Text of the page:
Chris Skepper has been OCV Tools Officer and Task Programmer in the past so he should know his Yorkshire billhook from his Staffordshire billhook:
Billhooks are a tool for cutting or splitting green wood; they are something between a knife and an axe. They were traditionally used to coppice thin wood for animal feed and bedding, split hazel for making hurdles, cut fencing stakes, thatch roofs, make rough furniture and cut thin firewood, such as faggots which were used in bread ovens. In continental Europe they are a traditional tool for pruning the grape vines that were needed for wine-making. The hooked end makes it easier to catch cut pieces of brush and flip them in the right direction.
As the most widely available edge tool the billhook would also have been the principle weapon of self-defence for the medieval English peasant, and is often said to have been the main weapon used in the English civil war. Big orders were placed by the government as late as World War I, where they were used to clear scrub and cut stakes for trench construction.
These days, volunteers on OCV tasks use billhooks mainly for trimming the side branches of hedge-laying stakes (snedding) and for hedge-laying itself. The billhook is a very versatile tool though perhaps one of the more tricky to use for us volunteers with weak 21st century arm muscles and not having had too much practice. Quite a lot of strength is required to use one effectively for significant lengths of time, and there is a risk of doing yourself or someone else serious injury with the sharp blade. The main risks are cutting your other hand, hitting your legs or cutting your fingers fishing one out of a bag of tools.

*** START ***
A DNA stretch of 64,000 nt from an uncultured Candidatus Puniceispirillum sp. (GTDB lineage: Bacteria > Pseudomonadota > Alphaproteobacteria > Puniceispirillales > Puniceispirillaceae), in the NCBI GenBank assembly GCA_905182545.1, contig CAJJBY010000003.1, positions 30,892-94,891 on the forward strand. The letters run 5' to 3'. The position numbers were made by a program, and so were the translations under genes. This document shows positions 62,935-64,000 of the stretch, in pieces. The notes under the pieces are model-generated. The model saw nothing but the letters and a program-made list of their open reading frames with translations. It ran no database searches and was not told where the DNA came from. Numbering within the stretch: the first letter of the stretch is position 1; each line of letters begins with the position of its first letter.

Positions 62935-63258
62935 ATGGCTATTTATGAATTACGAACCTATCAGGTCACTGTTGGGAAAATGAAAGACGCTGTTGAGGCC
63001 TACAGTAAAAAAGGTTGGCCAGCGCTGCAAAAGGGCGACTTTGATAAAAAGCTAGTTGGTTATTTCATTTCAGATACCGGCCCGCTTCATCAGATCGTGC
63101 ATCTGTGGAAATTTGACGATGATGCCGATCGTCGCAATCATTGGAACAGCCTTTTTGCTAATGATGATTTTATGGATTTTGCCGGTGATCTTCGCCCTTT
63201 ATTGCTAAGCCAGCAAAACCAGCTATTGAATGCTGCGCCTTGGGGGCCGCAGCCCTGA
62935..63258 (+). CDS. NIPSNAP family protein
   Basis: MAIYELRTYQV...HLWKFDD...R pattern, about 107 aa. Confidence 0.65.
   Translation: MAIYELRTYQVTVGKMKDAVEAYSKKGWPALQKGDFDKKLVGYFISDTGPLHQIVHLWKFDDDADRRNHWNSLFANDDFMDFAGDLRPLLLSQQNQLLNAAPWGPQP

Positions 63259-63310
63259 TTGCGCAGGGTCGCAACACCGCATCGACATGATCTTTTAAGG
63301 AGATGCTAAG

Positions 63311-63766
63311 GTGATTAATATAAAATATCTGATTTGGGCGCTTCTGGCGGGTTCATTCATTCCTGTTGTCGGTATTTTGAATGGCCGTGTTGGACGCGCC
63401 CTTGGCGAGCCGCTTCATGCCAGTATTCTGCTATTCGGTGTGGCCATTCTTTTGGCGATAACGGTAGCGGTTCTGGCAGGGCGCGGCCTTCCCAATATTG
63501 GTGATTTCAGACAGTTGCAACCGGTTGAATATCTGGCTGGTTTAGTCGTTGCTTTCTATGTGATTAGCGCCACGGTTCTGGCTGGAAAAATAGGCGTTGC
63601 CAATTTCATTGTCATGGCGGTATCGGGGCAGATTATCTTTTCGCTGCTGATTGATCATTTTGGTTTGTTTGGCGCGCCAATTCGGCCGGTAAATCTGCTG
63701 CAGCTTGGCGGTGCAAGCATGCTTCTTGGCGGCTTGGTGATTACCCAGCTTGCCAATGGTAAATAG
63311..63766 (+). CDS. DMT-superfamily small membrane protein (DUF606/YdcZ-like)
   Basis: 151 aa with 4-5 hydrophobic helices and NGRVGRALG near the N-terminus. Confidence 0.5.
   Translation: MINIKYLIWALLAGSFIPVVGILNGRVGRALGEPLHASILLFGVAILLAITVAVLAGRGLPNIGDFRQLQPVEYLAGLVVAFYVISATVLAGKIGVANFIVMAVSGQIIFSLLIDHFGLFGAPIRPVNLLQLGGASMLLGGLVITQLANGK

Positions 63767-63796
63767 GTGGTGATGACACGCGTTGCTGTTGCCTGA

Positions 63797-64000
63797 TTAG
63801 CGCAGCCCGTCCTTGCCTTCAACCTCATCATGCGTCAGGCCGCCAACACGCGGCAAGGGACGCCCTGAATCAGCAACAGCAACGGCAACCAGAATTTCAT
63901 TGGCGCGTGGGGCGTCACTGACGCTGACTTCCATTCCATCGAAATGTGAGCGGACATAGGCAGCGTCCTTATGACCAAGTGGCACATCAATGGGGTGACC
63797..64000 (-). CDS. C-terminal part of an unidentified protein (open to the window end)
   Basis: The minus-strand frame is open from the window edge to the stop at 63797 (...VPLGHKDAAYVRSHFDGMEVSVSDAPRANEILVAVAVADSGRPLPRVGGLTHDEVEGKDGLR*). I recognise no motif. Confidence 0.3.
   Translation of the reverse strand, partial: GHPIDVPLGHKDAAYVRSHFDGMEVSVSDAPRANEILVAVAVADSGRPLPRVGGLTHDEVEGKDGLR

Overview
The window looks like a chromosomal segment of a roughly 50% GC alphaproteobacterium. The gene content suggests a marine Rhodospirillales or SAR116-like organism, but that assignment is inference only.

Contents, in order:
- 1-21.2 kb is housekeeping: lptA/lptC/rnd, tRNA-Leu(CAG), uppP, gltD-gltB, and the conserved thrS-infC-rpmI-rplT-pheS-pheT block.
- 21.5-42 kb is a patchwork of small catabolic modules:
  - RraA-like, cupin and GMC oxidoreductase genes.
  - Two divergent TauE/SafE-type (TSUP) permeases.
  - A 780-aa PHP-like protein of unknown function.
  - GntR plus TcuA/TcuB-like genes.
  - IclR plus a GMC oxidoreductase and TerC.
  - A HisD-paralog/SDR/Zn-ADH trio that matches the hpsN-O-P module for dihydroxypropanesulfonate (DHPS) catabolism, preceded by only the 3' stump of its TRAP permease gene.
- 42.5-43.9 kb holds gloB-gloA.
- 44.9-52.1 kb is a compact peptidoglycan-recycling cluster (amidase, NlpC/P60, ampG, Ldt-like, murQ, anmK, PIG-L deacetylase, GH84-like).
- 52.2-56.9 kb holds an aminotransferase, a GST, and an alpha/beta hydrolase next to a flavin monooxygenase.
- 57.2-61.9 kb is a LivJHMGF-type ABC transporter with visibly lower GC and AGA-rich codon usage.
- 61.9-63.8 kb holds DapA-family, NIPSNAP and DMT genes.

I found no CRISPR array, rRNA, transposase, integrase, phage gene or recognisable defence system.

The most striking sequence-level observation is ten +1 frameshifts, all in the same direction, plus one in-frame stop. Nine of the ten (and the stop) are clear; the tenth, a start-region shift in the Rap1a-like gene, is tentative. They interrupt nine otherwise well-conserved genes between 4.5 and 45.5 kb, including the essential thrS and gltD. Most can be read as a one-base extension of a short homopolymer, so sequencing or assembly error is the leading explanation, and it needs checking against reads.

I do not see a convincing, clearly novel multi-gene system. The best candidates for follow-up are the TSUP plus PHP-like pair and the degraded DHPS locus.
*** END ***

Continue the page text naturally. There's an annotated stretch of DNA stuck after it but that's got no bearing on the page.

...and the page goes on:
In days gone by there were thousands of different patterns of billhooks used in different parts of the British Isles and in Northern Europe and other parts of the world, including those that were colonised by Northern Europeans. In many cases this would match the local style of hedge-laying, though it would be hard to say which came first since people would pass down both the tools and the technique.
Although there are patterns named after many of the English counties, in fact, there was probably a different style being made by each village blacksmith. They eventually gave way to small manufacturers who made tools in larger numbers, perhaps with forges powered by waterwheels. There might only be a few of these tool makers in each county, so the tradition continued. In the 19th century, mass production took over from small manufacturers, and production of bladed tools took place in cities like Sheffield. Farming was still not mechanised, and a large number of people still lived and worked in the countryside so there was still great demand for hand tools in the countryside and with different areas requiring different styles, the big toolmakers produced catalogues boasting of hundreds (and sometimes thousands) of patterns of billhook they had available.
As demand for hand tools dropped off in the latter part of the 20th century fewer different patterns remained available. Nowadays, choice is quite limited if you’re looking for a new tool rather than a museum piece which you might pick up at a market or on eBay. But you will still certainly be able to find these general patterns:
It’s sometimes still useful to know which is which. On OCV tasks that’s normally because we’ve managed to lose one and we want to know who saw it last. Or sometimes we end up with a bit of particularly tough bit of hedgelaying that means we have to find out who’s got a Yorkshire billhook – the only one that can be used two-handed.